white stockings. Site is tooexeriencd
a swordswoman to think of indulging
in any extravagances In the war of
heel. She wears buckskin gloves, but
if her master were not an extremely
careful man she wool 1 be obliged to
wear a heavi!v-padd'-d glove, at least
on her right hand; for one sometimes
STts a rap with the foil over the knuckles
hat maki-s the whole arm tingle.
Tlie first half of the h-ssoti was juit
over when the writer was admitted the
ther morning. Mrs. Langtry had
thrown a wrap over her shoulders as
protection after the heat of exercise.
while Senac was pacing the floor in all
the glory of a black Telvet costume.
After a few minutes of rest work was
resumed and the famous leauty rubbid
the resin on her so!e. pat on her mask,
and fell into position witlt tlie left arm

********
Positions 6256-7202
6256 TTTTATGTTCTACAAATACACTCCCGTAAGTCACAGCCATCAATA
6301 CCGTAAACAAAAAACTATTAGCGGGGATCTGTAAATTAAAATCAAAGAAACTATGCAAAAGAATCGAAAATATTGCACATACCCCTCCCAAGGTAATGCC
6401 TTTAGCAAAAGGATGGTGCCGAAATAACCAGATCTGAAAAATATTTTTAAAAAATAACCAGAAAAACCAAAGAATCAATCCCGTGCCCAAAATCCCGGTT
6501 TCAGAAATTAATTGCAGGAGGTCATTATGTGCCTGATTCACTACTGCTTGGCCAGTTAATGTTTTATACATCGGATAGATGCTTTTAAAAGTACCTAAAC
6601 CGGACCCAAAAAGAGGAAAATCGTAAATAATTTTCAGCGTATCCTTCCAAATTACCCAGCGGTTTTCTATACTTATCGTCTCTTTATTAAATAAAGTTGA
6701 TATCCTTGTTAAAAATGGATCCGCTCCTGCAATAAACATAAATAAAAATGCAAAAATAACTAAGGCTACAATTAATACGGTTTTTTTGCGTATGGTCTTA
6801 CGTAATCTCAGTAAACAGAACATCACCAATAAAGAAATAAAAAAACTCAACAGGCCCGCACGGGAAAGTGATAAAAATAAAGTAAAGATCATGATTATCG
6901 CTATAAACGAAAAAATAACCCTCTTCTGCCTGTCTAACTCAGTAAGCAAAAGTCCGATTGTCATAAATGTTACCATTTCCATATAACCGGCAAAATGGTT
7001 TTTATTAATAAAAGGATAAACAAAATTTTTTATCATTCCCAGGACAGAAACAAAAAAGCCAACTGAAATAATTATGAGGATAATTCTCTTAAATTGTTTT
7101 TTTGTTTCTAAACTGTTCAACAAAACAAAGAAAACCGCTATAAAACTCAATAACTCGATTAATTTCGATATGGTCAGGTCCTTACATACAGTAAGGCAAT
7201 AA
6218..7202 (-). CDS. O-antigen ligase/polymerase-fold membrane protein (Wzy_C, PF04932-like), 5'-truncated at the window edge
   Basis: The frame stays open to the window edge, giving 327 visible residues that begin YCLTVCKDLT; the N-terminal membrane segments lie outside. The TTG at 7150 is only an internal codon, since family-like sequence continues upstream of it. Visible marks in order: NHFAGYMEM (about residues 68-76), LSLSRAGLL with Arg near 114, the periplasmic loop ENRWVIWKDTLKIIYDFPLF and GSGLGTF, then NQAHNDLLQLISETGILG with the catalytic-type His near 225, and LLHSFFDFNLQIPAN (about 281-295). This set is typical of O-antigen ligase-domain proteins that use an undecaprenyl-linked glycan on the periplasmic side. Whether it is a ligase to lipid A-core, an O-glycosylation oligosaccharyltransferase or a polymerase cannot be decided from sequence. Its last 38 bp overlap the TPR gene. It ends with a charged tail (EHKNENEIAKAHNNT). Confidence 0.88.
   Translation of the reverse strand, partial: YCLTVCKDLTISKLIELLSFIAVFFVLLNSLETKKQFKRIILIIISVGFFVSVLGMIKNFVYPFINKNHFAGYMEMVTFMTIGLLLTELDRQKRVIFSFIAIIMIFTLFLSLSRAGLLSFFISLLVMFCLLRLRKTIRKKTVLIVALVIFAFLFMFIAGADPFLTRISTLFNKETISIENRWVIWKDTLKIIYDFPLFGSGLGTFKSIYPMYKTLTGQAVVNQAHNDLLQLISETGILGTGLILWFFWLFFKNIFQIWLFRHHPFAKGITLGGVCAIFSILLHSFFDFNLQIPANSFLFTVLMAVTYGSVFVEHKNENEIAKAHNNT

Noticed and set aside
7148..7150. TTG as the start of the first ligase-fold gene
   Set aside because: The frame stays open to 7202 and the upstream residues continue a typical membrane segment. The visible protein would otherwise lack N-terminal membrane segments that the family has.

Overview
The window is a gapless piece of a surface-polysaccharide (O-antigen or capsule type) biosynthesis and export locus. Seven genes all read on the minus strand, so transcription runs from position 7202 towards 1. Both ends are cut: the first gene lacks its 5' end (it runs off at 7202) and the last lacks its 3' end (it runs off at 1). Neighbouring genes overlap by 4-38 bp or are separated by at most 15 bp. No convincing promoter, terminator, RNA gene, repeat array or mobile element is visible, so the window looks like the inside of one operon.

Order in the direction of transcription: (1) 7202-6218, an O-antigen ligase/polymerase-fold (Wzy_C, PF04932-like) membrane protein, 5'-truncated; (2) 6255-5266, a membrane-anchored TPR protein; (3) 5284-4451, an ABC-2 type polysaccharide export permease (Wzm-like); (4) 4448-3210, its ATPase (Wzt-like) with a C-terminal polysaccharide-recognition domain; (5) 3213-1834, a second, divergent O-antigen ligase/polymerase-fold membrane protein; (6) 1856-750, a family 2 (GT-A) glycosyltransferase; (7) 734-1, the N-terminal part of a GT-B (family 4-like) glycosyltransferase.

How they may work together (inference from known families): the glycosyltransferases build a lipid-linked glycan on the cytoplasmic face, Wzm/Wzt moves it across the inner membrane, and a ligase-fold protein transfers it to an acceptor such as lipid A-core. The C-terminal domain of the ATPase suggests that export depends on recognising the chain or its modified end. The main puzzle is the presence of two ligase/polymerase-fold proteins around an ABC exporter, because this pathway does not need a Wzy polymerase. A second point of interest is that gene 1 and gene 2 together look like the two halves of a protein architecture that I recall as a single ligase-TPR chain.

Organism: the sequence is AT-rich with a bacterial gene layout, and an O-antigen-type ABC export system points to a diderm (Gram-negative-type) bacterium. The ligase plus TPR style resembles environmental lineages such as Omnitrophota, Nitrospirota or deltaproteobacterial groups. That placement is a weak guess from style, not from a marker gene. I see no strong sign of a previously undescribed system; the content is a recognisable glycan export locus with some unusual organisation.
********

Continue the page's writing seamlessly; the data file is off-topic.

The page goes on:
gracefully extended all as naturally as
f she had leen brought up in fencin
rooms. ltr motions nao: nono oi mo
wildness and imsii-s which charac
terize the etFrts of a beginner. Everv
maneuver was ch-ati-cut and precise
The plav of her foil was. so small that
to tis M. Senac s favorite simile, it
could have b"en executed within the
ring of a voung girl. After about ten
minutes of this exercise Mrs. Langtry
claimed tho right to another rest.
hen she hail rei-overet breath she was
cloonent in praise of fencing, and told
what it did for her.
"Not onlv do I feel tho gixwl effects
of mv morning lesson all through the
lay." she said, in a general toning np
of the whole system, but I find that my
fencinsr is particularly valuable to me
in mv profession. iLgives me a com
maud over my muscles and a supple
ness that are invaluable on the stage.
M. Senac i as proud as a peacock of
his pupil. lie gives her lessons m
single-stick as well, and an extremely
pretty picture she makes, twirling her
light cane about her head. She calls it